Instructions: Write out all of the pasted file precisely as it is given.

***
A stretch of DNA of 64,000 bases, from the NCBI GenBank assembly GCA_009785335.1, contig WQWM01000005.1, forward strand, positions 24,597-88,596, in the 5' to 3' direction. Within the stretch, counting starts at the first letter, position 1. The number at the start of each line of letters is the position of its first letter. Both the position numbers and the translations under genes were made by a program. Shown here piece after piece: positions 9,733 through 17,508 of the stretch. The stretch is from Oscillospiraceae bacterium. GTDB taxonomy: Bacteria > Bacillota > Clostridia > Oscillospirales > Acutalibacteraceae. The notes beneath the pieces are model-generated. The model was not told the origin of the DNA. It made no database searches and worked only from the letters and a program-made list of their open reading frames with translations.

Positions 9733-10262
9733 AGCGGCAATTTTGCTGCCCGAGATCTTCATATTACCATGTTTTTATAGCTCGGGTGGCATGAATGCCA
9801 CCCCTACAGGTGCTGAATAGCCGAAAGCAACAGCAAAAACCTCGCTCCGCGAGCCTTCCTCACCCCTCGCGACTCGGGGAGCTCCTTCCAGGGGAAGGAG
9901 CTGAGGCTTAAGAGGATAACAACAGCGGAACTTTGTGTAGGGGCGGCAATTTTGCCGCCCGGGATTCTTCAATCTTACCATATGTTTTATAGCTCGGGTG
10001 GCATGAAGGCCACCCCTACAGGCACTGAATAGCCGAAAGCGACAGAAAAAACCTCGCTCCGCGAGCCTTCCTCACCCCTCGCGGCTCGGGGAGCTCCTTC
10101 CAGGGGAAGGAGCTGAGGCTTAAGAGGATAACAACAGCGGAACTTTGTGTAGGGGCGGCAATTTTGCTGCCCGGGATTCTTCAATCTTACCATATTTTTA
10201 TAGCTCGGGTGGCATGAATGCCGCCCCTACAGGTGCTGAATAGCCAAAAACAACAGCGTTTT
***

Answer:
A stretch of DNA of 64,000 bases, from the NCBI GenBank assembly GCA_009785335.1, contig WQWM01000005.1, forward strand, positions 24,597-88,596, in the 5' to 3' direction. Within the stretch, counting starts at the first letter, position 1. The number at the start of each line of letters is the position of its first letter. Both the position numbers and the translations under genes were made by a program. Shown here piece after piece: positions 9,733 through 17,508 of the stretch. The stretch is from Oscillospiraceae bacterium. GTDB taxonomy: Bacteria > Bacillota > Clostridia > Oscillospirales > Acutalibacteraceae. The notes beneath the pieces are model-generated. The model was not told the origin of the DNA. It made no database searches and worked only from the letters and a program-made list of their open reading frames with translations.

Positions 9733-10262
9733 AGCGGCAATTTTGCTGCCCGAGATCTTCATATTACCATGTTTTTATAGCTCGGGTGGCATGAATGCCA
9801 CCCCTACAGGTGCTGAATAGCCGAAAGCAACAGCAAAAACCTCGCTCCGCGAGCCTTCCTCACCCCTCGCGACTCGGGGAGCTCCTTCCAGGGGAAGGAG
9901 CTGAGGCTTAAGAGGATAACAACAGCGGAACTTTGTGTAGGGGCGGCAATTTTGCCGCCCGGGATTCTTCAATCTTACCATATGTTTTATAGCTCGGGTG
10001 GCATGAAGGCCACCCCTACAGGCACTGAATAGCCGAAAGCGACAGAAAAAACCTCGCTCCGCGAGCCTTCCTCACCCCTCGCGGCTCGGGGAGCTCCTTC
10101 CAGGGGAAGGAGCTGAGGCTTAAGAGGATAACAACAGCGGAACTTTGTGTAGGGGCGGCAATTTTGCTGCCCGGGATTCTTCAATCTTACCATATTTTTA
10201 TAGCTCGGGTGGCATGAATGCCGCCCCTACAGGTGCTGAATAGCCAAAAACAACAGCGTTTT